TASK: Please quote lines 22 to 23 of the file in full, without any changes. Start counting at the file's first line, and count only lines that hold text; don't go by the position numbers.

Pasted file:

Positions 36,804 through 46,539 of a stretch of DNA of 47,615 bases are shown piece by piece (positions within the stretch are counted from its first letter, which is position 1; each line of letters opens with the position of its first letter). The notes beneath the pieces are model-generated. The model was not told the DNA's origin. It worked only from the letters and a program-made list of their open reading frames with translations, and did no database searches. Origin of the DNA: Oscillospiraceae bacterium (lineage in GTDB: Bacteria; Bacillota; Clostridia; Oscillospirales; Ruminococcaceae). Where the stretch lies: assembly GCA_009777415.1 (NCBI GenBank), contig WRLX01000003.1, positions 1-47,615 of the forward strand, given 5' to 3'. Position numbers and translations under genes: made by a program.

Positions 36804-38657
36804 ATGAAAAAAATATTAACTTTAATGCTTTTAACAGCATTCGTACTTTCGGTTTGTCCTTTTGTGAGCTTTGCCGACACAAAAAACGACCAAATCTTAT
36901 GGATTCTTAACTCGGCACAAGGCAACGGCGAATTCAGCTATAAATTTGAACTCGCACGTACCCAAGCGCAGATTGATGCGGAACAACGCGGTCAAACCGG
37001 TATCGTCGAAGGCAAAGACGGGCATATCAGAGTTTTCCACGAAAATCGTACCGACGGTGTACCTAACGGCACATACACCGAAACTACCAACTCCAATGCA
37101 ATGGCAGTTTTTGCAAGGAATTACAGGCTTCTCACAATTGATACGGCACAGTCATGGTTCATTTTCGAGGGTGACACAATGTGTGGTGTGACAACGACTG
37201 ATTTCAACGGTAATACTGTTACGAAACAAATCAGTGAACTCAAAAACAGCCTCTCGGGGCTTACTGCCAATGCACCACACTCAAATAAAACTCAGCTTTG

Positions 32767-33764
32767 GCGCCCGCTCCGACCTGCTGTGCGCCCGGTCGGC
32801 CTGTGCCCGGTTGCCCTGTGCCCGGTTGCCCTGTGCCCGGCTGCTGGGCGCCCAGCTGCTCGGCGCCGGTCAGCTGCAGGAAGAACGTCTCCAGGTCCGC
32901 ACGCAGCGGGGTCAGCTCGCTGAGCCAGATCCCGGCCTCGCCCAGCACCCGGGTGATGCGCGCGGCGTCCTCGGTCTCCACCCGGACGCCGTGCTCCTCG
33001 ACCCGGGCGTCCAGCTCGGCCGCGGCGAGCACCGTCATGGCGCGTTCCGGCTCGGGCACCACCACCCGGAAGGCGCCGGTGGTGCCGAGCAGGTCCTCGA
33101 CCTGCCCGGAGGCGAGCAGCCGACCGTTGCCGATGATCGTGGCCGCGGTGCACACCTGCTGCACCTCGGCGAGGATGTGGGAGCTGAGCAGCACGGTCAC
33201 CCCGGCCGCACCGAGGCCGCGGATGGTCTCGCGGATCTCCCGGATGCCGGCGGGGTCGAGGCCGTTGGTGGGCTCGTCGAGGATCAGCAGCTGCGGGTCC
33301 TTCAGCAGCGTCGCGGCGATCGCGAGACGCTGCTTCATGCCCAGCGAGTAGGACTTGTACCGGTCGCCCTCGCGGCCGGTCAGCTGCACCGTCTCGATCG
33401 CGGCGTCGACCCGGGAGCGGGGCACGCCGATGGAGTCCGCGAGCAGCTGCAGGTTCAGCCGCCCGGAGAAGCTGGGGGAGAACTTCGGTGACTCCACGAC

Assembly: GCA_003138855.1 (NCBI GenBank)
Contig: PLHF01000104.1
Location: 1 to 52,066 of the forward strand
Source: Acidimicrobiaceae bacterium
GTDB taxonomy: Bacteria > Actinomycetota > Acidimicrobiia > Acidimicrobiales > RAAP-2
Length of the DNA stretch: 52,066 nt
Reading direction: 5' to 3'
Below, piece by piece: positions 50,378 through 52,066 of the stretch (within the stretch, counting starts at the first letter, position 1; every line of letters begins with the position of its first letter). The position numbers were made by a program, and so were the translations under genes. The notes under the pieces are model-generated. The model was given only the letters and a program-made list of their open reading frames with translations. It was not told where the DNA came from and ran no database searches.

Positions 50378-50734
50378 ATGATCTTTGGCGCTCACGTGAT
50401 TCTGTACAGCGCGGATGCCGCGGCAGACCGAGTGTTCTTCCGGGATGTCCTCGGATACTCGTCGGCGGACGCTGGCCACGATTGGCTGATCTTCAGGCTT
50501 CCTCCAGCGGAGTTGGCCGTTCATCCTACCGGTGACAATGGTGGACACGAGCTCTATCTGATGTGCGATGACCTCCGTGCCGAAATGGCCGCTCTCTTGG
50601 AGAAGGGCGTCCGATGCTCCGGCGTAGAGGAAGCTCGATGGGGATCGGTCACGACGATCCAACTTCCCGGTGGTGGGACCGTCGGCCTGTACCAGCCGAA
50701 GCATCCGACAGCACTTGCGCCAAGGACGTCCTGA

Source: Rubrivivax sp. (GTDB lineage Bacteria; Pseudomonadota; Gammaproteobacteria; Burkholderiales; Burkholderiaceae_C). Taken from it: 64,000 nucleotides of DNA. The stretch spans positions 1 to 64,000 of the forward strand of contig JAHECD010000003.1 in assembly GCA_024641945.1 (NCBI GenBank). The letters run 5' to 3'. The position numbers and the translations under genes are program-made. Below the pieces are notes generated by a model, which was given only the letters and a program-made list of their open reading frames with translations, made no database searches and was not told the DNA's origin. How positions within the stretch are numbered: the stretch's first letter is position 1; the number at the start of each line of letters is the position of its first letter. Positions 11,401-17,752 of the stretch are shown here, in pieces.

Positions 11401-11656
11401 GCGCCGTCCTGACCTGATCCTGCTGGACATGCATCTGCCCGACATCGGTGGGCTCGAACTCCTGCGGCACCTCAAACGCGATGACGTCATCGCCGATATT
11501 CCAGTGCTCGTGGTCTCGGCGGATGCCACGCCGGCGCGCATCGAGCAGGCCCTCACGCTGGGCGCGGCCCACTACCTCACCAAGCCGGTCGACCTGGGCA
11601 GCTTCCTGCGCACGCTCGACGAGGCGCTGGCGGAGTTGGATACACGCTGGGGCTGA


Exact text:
Length of the DNA stretch: 52,066 nt
Reading direction: 5' to 3'